- excellent IT and coding expertise
- problem-solving skills
- reporting and communication skills
- practical laboratory skills.
A report by the Institute of Physics in 2012 showed that
physics graduates in employment earned 14% more than the average graduate salary.
What our graduates do
Of our 2015 graduates, 86% in of those in work were are graduate level employment, (2015 Destination of Leavers of Higher Education survey).
Recent graduates from the School have gone into roles such as:
Econometrician Media Com
Client and IoT Software Application Engineer Intel
Web App development consultant Kings Research Consultancy
PhD Student University of Oxford
Graduate Account Manager Dunn and Bradstreet
Digital campaign manager ESI media
Consultant Bluefin Solutions
Trainee Healthcare Scientist, Medical Physics – NHS
Associate Technical Consultant – Open Symmetry (management consulting)
Careers and Employability Support
Undergraduates at the School of Physics and Astronomy have access to a huge range of resources and opportunities designed to add to the already impressive skill set developed through the study of physics or astronomy.
Exclusive work placements for School of Physics and Astronomy Students
In 2016, 21 School of Physics and Astronomy students took advantage of the exclusive work placements organised through SEPnet. 83 placements were made available to students across the nine SEPnet partner universities. These placements are co-ordinated by the School’s own SEPnet placement co-ordinator, who also provides support to students in applying.
Case study: From SEPnet placement to Graduate Scheme.
2016 graduate Kris Statham had undertaken a SEPnet placement at Ultra Electronics last year.
He was invited to apply for the company’s graduate scheme, and succeeded in securing a graduate position.
Participating companies in the placement scheme include small and medium-sized enterprises operating in industries such as technology, energy and defence. In addition, larger companies operating in industries such as aerospace, engineering and research also offered an internship as part of the scheme.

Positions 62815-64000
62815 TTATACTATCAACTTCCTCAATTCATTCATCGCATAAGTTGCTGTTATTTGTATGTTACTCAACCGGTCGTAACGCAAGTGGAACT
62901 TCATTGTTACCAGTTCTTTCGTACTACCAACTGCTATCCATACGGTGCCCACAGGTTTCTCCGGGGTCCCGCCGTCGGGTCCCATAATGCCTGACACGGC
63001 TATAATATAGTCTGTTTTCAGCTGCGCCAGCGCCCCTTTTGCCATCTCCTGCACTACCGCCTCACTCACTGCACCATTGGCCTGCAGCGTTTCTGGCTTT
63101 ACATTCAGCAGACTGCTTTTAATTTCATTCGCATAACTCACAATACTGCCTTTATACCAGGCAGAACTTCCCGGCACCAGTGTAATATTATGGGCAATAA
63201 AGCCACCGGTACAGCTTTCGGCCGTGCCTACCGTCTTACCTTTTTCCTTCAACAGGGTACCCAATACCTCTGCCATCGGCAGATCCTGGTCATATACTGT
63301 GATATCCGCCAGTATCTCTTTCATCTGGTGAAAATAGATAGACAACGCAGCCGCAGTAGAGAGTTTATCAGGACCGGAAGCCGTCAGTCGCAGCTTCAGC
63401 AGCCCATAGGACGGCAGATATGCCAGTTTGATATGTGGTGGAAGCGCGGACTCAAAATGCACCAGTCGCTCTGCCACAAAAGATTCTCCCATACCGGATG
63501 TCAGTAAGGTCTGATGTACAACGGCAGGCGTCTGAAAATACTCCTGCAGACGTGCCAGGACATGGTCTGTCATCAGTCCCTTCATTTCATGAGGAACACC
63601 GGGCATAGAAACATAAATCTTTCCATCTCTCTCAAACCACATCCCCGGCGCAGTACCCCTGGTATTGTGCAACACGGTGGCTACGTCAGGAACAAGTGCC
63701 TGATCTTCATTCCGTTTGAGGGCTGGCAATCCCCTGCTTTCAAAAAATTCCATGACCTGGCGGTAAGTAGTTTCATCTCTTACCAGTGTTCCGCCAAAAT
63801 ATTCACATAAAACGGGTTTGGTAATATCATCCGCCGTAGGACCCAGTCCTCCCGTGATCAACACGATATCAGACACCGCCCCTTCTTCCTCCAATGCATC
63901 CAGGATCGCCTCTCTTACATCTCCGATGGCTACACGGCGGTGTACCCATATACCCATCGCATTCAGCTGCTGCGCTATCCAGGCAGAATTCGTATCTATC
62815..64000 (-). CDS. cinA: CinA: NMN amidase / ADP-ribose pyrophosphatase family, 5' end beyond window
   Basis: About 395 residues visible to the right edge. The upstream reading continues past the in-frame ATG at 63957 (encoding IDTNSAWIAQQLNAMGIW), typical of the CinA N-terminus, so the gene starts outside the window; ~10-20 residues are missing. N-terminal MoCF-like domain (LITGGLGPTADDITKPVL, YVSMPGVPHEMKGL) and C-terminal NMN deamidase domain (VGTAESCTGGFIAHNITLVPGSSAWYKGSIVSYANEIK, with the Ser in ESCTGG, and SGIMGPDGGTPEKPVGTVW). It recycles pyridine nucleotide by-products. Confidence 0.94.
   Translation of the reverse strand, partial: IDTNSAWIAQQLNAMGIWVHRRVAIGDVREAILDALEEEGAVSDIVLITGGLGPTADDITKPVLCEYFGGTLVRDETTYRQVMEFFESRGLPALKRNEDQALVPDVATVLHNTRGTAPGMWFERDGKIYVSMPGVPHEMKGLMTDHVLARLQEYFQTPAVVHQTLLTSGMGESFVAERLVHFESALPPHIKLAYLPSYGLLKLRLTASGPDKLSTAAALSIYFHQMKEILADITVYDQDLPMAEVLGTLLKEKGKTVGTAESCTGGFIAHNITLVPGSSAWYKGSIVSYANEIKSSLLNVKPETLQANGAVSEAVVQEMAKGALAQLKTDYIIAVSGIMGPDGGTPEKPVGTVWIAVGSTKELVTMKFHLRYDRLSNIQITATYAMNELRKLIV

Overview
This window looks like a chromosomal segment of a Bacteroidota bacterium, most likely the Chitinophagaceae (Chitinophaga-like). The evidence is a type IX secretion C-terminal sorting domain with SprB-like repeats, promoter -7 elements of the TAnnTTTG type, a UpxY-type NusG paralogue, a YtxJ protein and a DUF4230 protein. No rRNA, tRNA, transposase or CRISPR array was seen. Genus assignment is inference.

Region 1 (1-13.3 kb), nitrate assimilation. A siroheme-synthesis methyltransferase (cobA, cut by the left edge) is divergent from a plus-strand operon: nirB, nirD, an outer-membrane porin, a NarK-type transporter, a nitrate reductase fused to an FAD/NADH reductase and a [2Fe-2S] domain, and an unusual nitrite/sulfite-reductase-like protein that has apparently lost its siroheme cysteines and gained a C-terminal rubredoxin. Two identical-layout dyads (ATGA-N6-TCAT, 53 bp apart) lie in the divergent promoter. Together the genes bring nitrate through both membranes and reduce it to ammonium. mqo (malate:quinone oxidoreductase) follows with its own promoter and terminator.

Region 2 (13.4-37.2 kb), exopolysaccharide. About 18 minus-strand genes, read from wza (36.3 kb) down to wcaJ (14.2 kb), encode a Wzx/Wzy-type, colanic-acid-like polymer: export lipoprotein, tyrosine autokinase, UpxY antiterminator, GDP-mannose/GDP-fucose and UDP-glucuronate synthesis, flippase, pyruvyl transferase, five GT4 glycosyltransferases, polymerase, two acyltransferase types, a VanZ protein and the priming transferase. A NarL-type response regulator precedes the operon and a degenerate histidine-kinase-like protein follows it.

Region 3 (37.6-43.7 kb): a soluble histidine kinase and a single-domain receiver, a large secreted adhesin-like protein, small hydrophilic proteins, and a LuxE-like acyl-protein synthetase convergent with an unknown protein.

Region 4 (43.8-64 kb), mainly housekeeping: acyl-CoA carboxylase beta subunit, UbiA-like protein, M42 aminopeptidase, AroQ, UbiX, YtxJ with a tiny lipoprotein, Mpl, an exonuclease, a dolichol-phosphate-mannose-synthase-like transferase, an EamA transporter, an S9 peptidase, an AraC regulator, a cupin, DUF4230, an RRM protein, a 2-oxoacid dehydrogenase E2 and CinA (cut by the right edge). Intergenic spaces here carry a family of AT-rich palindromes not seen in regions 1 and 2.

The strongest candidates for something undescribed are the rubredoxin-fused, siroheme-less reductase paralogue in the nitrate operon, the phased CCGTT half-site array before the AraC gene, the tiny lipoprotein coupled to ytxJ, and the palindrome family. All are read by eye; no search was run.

In a survey of students undertaking internships,
100% of SEPnet interns said their internship has helped their career prospects
(source SEPnet student survey, 2014).
Each year, the School of Physics and Astronomy funds up to eight research internships in the School’s four research groups.
Research internships give first hand insight into life as a researcher and boost students’ experience in a particular field as well as building important research skills. These skills can be applied in an academic career as well as being highly complementary to final year project work.
The internships typically have a bursary of £1,400 which covers approximately 6 weeks of research working at 20 hours a week.
Work as a Physics Ambassador
Each year we employ engaging undergraduate and postgraduate students for paid work helping the Outreach Team. Ambassadors help run a wide range of fun, engaging events for schools and the public, building transferrable skills as you earn!
Programmes available to all QMUL students
In addition to placements specific to Physics and Astronomy students, all QMUL students have access to a wide range of work experience. The programmes and opportunities listed below are just a portion of the support offered to QMUL students by our Careers and Enterprise Centre, which also co-ordinates one-to-one guidance, careers events and skills training, as well as support for students with their own business ideas.
QProjects won the Guardian Employability Award in 2014. The scheme offers exciting work experience opportunities in a range of local charities
Qinterns sources bespoke internship opportunities for QMUL students and recent graduates.
Qconsult supported by JPMorgan
Businesses provide a team of 5 students with a short project brief outlining a business problem. Past projects have involved marketing and business development, product development or reviewing policies and processes.
QResearchers is a paid undergraduate research scheme. The aims of the scheme are to raise students’ potential interest in postgraduate study, develop transferable and employability skills.
Our on-campus recruitment agency finding paid part time and temporary roles for our students.
One of many internship and employability programmes available to QMUL students through our membership of the University of London.
Name: Rui Fan
Studying: BSc Physics
“The course is well structured but flexible. You can choose non-physics related modules, and it covers a lot of areas young physicists might be interested in. The professors are enthusiastic and you will find that a lot of them, if not all, will be involved in extensive research in their field of expertise.
“Queen Mary is always concerned about students’ welfare, and people are assigned to you (academic advisors, student support officer, physics careers officer, etc) to make sure you’re happy. In general, the University, has excellent teaching facilities: projectors and microphones and speakers in every lecture venue, and the physics department has lots of up-to-date facilities available for each experiment, as well as over 35 computers in the main laboratory alone.
“The most interesting part of the course was that, apart from the subjects you would expect (maths, quantum physics, astrophysics), we were also able to play around with basic computer programming using Wolfram Mathematica as part of the Mathematics Techniques II module. As someone who has never been involved in programming, I found this fascinating, and I cannot wait to learn more about C++, which can be selected as a module in the second year.”